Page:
Easy science for kids! My kids always get excited when they know that we are doing a science experiment. “It’s like magic, but better and real.” Today we talked about how a rocket ship blasts off into space and then guessed how we thought it was able to do this. This is a great activity for home or school for some outdoor learning.
Then we created our own model that works in a similar, but very basic way compared to a rocket, but easy for kids to understand. I always enjoy preparing science for kids because it is hands-on and kids love it!
When I do this experiment, I have children follow along and predict what they think is going to happen on worksheets. This encourages their writing development and adds to their understanding by putting their thoughts into words. The worksheets I created to align with this experiment are available through Teachers Pay Teachers (Click “The Power of Air” image below).
First, I blew up a balloon and asked everyone what would happen if I let go of it. I then let it go! They loved watching it zip around he room and then fall to the ground. We used this idea of movement for our experiment.
Next, I had a volunteer hold one end of a piece of string. I then threaded a straw through the string (smoothie straws work best). I had another student hold the other end of the string and pull tightly.
If the string is not tight, the balloon will not go as far. I then blew up a balloon, but did not tie it, and taped it to the straw. The balloon was now filled with gas (air).
I had children guess what they thought was going to happen when I let go of the end of the balloon. After a few guesses, I then let it fly! It goes several meters depending on how full you fill the balloon.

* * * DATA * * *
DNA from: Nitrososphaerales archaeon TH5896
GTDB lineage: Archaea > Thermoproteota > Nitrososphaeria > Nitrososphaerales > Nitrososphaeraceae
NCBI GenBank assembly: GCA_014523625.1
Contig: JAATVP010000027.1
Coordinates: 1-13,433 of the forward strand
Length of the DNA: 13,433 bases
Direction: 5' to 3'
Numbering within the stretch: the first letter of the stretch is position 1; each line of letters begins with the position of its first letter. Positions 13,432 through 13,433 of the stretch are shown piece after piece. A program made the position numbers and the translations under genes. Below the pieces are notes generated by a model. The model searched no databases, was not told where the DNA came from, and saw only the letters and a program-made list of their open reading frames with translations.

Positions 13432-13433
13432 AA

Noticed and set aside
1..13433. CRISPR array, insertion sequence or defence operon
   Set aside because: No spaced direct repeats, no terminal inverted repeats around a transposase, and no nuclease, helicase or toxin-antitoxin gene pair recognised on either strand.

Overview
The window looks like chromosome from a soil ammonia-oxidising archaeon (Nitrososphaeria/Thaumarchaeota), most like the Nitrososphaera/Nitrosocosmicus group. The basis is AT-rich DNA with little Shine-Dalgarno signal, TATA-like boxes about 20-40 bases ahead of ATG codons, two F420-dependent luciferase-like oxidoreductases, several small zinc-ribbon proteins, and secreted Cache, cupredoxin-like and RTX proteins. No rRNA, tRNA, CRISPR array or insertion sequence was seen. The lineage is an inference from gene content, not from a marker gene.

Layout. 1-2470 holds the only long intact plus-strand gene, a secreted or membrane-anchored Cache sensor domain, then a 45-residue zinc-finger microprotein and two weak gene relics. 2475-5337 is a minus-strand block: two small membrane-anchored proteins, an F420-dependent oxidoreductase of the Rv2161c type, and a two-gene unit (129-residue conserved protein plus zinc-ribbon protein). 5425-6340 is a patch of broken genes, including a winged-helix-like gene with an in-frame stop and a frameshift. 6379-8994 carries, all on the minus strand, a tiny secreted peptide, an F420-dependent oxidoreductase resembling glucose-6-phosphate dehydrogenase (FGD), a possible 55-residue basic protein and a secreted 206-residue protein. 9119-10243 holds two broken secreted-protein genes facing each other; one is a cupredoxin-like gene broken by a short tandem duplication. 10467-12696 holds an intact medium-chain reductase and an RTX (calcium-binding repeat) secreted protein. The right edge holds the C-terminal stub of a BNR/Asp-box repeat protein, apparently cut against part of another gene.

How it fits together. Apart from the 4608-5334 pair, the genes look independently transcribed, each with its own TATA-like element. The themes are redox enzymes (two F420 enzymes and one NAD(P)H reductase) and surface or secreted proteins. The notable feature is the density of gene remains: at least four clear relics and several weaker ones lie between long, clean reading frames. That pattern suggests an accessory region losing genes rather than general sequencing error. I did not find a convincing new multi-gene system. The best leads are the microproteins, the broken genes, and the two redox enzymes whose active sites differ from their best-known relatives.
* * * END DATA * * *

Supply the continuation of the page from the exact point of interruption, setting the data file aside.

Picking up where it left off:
When you let the end go, the escaping air causes a force on the balloon. All of the air is forced through the small hole on the balloon which causes the balloon itself to react and zoom in the other direction. Much like a rocket in blast off.
We then tried it again, but blew up the balloon more. The problem is that if the balloon is bigger, it sometimes spins and does not go as far. This leads to great discussion as to why and how we could fit this problem. We then tried attaching a small weight (a penny) to the bottom to keep the balloon from spinning.
This activity sparked many discussions and future experiments. Children were really curious what would happen if you attached 2 balloons and what about 3?
What would happen if you used the huge balloon? What would happen if you held the string up so that the balloon traveled down as it moved across the string? The things that kids wonder, end up being the best part of teaching science for kids.
We ended up trying it out this science for kids experiment at home. My kids each had a balloon and raced them against each other. My favourite part was the experimenting that happened between each race as they improved their balloon (with coins etc.) and tried different amounts of air in the balloon.
For more fun, hands-on experiments to do at home, try out “Fireworks in a Jar” experiment.